My Two Census

Formerly the non-partisan watchdog of the 2010 US Census, and currently an opinion blog that covers all things political, media, foreign policy, globalization, and culture…but sometimes returning to its census/demographics roots.

This is an interesting (and extremely simple) web site that displays what the “race question” on census forms has looked like since 1790. It’s definitely worth checking out:

Tags: , , , , , , , ,

11 Responses to “”

  1. end the census Says:

    Why does race even matter? Aren’t all persons supposed to be treated equally. There shouldn’t be any special “government programs” for anybody based on race.
    (this is just my opinion as usual)

  2. Kaleena Says:

    It looks like your hyperlink just reverts back to your own post. Is that what you intended?

  3. Dairyland CL Says:

    Kaleena, you’re right but if you google “racebox” it pops up right away. Looking at all that really gives you a sense of history. The 19th century forms are really kind of depressing. We have improved. Everyone gets an “attaboy”.

  4. Mike Says:

    @end the census
    There are some uses. I’ve been told the race question determines how many tutors a school might need for students who need help with English, and how many foreign language books our libraries should buy.

  5. anonymous Says:

    The 2010 Census (and beyond) will reflect the most diverse Census ever. Future generations will see this. Here’s to! :)

  6. civil rights act Says:

    How do we enforce the civil rights act if we can’t prove the geographic areas of where people of different races live?

  7. end the census Says:

    That makes no sense, what do you mean, you can’t enforce civil rights if you can’t “prove” what?? Civil rights apply to all persons, not just people whose skin happens to be a darker shade of pale. Nobody has to “prove” anything, we know what color our skin is, duh!

  8. Pablo S. Says:

    Let’s not confuse “civil rights” with EEO and affirmative action.
    Although all citizens are, by design, entitled to civil rights, many are excluded from the benefits of affirmative action.
    The census can help identify members who would qualify for affirmative action programs, and allocate funds and define quotas accordingly.

  9. Crew Leader Says:

    It’s not just about government programs. Private industry uses the demograghics to make decisions regarding store locations, type of business suited for an area, etc. Remember…it’s the Dept. of COMMERCE.

    Beyond the population count, other info is used for business.

  10. Yet Another Enumerator Says:

    @end the census: You are obviously very naive about this whole issue of race and civil rights. Not malicious, just naive.

    There’s no way that civil rights can be guaranteed (assuming that this is what one wants, that one sees this as a good thing) without being able to identify the population by race and ethnicity. Why is this?

    We wouldn’t even have to talk about civil rights if there were no ongoing problems concerning race and ethnicity. Just because we (the U.S.) have strong laws in place guaranteeing these rights (the Civil Rights Act, Title 9, etc.) doesn’t mean that those rights are actually available to everyone. Discrimination still exists. Civil rights is an ongoing atttempt to get rid of that discrimination.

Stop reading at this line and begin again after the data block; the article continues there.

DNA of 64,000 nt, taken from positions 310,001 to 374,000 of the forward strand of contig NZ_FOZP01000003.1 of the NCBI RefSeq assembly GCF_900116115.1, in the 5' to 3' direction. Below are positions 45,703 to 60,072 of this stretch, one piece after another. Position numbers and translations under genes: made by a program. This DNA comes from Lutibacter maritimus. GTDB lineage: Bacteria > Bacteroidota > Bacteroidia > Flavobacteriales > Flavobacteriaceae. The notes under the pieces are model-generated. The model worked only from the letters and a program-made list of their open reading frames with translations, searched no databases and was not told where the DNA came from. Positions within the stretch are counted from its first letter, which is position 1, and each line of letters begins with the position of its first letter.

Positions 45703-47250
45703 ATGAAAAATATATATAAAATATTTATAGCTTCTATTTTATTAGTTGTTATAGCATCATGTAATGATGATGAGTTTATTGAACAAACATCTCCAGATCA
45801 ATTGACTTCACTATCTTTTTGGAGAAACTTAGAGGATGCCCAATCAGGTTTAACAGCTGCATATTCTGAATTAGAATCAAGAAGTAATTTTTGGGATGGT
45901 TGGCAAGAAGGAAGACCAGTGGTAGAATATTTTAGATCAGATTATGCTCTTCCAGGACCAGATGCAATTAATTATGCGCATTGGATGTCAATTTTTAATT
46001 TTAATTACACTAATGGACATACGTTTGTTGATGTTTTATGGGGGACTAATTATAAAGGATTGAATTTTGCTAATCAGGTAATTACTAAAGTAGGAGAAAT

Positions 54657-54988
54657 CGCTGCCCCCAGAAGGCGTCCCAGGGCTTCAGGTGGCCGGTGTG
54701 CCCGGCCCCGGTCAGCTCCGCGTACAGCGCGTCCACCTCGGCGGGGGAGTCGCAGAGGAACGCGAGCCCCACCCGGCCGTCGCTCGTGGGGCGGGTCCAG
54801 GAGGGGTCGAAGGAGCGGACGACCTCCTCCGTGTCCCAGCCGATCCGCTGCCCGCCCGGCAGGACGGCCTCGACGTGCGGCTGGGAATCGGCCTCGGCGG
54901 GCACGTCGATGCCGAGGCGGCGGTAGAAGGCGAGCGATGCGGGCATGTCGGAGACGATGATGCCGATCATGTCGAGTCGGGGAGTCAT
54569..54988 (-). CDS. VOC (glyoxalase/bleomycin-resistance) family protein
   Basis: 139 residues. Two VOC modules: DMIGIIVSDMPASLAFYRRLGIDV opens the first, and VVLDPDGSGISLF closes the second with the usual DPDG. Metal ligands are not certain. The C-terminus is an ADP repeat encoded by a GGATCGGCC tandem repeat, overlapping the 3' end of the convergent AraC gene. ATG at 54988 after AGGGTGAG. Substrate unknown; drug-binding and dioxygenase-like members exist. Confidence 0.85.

The only way to tell if discrimination exists, and therefore get rid of it, is to know how many people of different races and ethnicities (and genders) live in a certain area. Then one can determine if there is discrimination in such areas as housing, education and employment by comparing the racial and ethnic mix of the population to, say, the makeup of schoolkids, or the workforce of a local business, or the residents of a public housing project.

    Without race and ethnicity statistics like those provided by the Census, we’re doomed to live with continuing discrimination. Declaring that we are a “color-blind” society does not make it so.

  11. Yet Another Enumerator Says:

    By the way, I discovered that a good place to look for answers to questions such as the one being discussed here is the good old D-547.1 “NRFU Enumerator Quick Reference Guide”. Remember that, the skinny little brochure we got in training? I hadn’t read mine completely, but looked through the list of FAQs there the other day and actually found some useful information.

    6. Why does the Census Bureau need to know my race?

    Information on race is required for federal programs and is critical in making policy decisions for many programs, particularly for civil rights. States use these data to meet legislative redistricting requirements. In addition, data on race are used to monitor compliance with the Voting Rights Act. Race data are also used to promote equal employment opportunities and to find out if inequalities exist.

    7. Why does the Census Bureau collect information on Hispanic origin?

    Hispanic origin data are used to carry out many federal programs. These cover enforcement of bilingual election rules under the Voting Rights Act, and monitoring and enforcing equal employment opportunities under the Civil Rights Act. Local governments use this information to help identify people who may not be receiving medical services under the Public Health Act, or to evaluate if financial institutions are meeting the credit needs of minority populations under the Community Reinvestment Act.